Killers and thieves in our midst try to stay undetected, whether clinging to shadows or hiding in plain sight. The tales in this issue feature intrepid, if sometimes accidental, sleuths who uncover what’s hidden and unmask the villains in surprising and entertaining ways.
Emily Devenport’s heroine Katie Thomas runs out of her condo in her pajamas because she knows a serial killer is stalking her, but her explanation to the police for how she knows beggars belief in “10,432 Serial Killers (in Hell)”. The late B. K. Stevens was a master craftsman of short fiction; in her story “One-Day Pass,” a ghost has one shot to reveal the truth and set things straight. Artist Tamar Gillespie brings her powers of keen observation to the painting of a portrait of three spoiled Pomeranians, which happen to belong to celebrity psychiatrists specializing in the criminal mind, in John C. Boland’s “The Three Dog Problem.” A laid-off copyeditor continues to review her former employer’s website, where she discovers some devastating information hidden in the errors in “Bothering with the Details” by Dayle A. Dermatis. Leslie Budewitz brings us a tale of Stagecoach Mary, the observant and crafty servant to the Ursaline sisters in the Montana Territory in “All God’s Sparrows.”
A ho-hum date at a corny mystery dinner gets interesting when one of the guests disappears in Tara Laskowski’s “The Case of the Vanishing Professor.” At another tense dinner, Deborah Lacy’s protagonist’s thoughts turn to “Taking Care.” Steve Liskow goes deep into the workings of a pickle packaging plant with “The Girl in the Red Bandana.” The death of a feline at the Temple of Bast in ancient Alexandria is a bad omen for Magistrate Ovid, who must solve the mystery before his friend, the inventor Heron, is put to death in “The Worth of Felines” by Thomas K. Carpenter. The provenance of a portrait of Saint Hedwig is at the heart of a puzzle that faces Abbot Joseph and Brother Leo in Marianne Wilski Strong’s new story, “The Abbot and the Garnets.” The heroine of Jane K. Cleland’s “I am a Proud American” discovers a mystery in the identity of her father. And John H. Dirckx returns with another solid procedural set at a perennial summer ritual in “Blowout at the Carnival.” Meanwhile, find out how crime lurks in the everyday aisles of the grocery store, in Neil Schofield’s “Shopping for Fun and Profit.”
In addition to Robert C. Hahn’s book reviews in our Booked & Printed column, and Dying Words, a challenging acrostic by Arlene Fisher, this issue’s features include the debut of a new puzzle, Mixed-Up Sleuths, anagram fun for mystery mavens from Mark Lagasse. We also bring you a special Mystery Classic: Shelly Dickson Carr introduces a short story by her mother Julia McNiven, “Death at Devil’s Hole,” originally published in 1974.
November is our Bouchercon issue. As we prepare to travel to Raleigh, North Carolina, for the conference, the AHMM staff is in a celebratory mood. For one thing, this issue introduces a brand new series from Elaine Viets: death investigator Angela Richman makes her debut in “Gotta Go.” We also celebrate the return to these pages of some reader favorites: John F. Dobbyn with “The Golden Skull”; William Burton McCormick with “Hagiophobia”; Russel D. McLean with “The Water’s Edge”; Chris Muessig with “A Boy’s Will”; Janice Law with “The Dressmaker”; and Joseph D’Agnese with “The Truth of What You’ve Become.” And in the spirit of Bouchercon, we celebrate the genre with an essay by Ken Wishnia on the shifting boundaries of Noir.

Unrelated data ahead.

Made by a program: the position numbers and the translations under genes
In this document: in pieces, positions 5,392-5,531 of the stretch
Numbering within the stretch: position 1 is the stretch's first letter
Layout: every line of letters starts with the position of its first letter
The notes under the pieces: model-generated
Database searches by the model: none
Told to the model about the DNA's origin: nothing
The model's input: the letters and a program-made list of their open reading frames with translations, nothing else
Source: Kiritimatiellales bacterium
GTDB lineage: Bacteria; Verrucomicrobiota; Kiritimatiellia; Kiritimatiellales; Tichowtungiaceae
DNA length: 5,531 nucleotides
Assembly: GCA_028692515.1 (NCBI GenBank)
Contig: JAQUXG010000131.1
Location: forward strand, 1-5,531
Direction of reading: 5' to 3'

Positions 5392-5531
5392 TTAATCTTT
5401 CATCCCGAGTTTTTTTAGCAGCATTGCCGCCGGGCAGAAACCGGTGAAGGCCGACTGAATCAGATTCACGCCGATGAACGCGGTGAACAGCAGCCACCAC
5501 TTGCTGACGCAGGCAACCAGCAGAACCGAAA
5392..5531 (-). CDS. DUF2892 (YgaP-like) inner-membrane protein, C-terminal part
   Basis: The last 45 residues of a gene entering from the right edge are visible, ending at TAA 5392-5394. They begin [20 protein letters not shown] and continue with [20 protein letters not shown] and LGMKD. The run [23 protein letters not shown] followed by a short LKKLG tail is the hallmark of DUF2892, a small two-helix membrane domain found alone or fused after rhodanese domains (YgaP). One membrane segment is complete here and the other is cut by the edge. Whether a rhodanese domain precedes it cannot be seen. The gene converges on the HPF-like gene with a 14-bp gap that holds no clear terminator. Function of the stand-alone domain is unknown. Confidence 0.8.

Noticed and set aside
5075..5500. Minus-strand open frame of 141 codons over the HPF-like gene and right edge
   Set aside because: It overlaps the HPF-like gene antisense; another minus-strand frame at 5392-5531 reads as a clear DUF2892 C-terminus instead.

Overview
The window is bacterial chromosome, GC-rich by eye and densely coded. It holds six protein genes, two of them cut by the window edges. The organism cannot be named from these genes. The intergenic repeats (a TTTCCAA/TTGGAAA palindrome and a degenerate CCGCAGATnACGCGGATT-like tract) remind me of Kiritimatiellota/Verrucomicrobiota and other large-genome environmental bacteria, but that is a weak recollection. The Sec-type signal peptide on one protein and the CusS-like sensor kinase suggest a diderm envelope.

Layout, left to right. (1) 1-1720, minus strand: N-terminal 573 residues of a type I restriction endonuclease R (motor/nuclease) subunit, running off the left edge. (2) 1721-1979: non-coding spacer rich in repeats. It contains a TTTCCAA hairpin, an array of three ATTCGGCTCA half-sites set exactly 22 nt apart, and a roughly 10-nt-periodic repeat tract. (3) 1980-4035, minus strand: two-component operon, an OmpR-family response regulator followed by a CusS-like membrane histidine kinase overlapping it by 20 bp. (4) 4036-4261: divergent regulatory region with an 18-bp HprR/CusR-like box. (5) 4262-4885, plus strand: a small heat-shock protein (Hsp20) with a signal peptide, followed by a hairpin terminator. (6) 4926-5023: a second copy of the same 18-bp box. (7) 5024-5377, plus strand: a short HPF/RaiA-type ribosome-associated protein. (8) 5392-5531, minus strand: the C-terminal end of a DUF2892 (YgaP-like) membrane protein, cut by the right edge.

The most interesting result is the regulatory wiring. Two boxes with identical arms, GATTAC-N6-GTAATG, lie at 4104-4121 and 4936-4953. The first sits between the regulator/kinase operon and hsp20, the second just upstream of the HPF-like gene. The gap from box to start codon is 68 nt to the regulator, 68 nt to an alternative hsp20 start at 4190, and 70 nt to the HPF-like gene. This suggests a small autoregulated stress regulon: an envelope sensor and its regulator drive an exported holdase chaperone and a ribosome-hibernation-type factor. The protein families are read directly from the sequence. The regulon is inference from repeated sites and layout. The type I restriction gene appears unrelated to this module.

Contributing to the celebratory mood, we note the publication of books with AHMM roots. We are proud to publish Loren D. Estleman’s Four Horseman stories set in WWII–era Detroit; he has now collected them in Detroit Is Our Beat (Tyrus Books). John C. Boland has a new collection of stories featuring his “unromantic” spy Charles Marley in The Spy Who Knew Nothing (Perfect Crime Books), all but one of which first appeared here. And B. K. Stevens’s American Sign Language interpreter Jane Ciardi, who first appeared in these pages, is now featured in a new novel, Interpretation of Murder (Black Opal Books).
John C. Boland is, in addition to being a first-rate storyteller, a journalist by trade and, more recently, publisher of Perfect Crime Books. His first story for AHMM appeared in 1976, and since then his stories and novels have been shortlisted for Edgar, Shamus, and many other literary awards. In this post he shares some insights into his marvelous series featuring CIA officer Charles Marley.
I envy writers who sit down in the morning, launch into a story with some idea of where it’s headed, and by lunchtime have 3,500 publishable words. When I say I envy them, that also implies I resent their efficiency. I’ve done it in their admirable way now and then. But most of the time my method is closer to making sausage in a dimly lit garage.
My story in the April Hitchcock’s, “Marley’s Lover,” is a case in point: bits from a failed literary story have been chopped free and stuffed into a mystery casing. I like both stories, as it happens, though both have weaknesses. In “Marley’s Lover,” I got to ridicule the connect-the-dots fallacy that produces “history,” I got to complain (as usual) about the damage inflicted on all of us by time, I got to brush alongside the question of why a number of American Communists became life-long traitors and, finally, I got to duck it by borrowing the words of the British spy Kim Philby on the matter of “staying the course.” There is an implication at the very end that my retired CIA case officer, Charles Marley, has been more of a fool than usual. Continue reading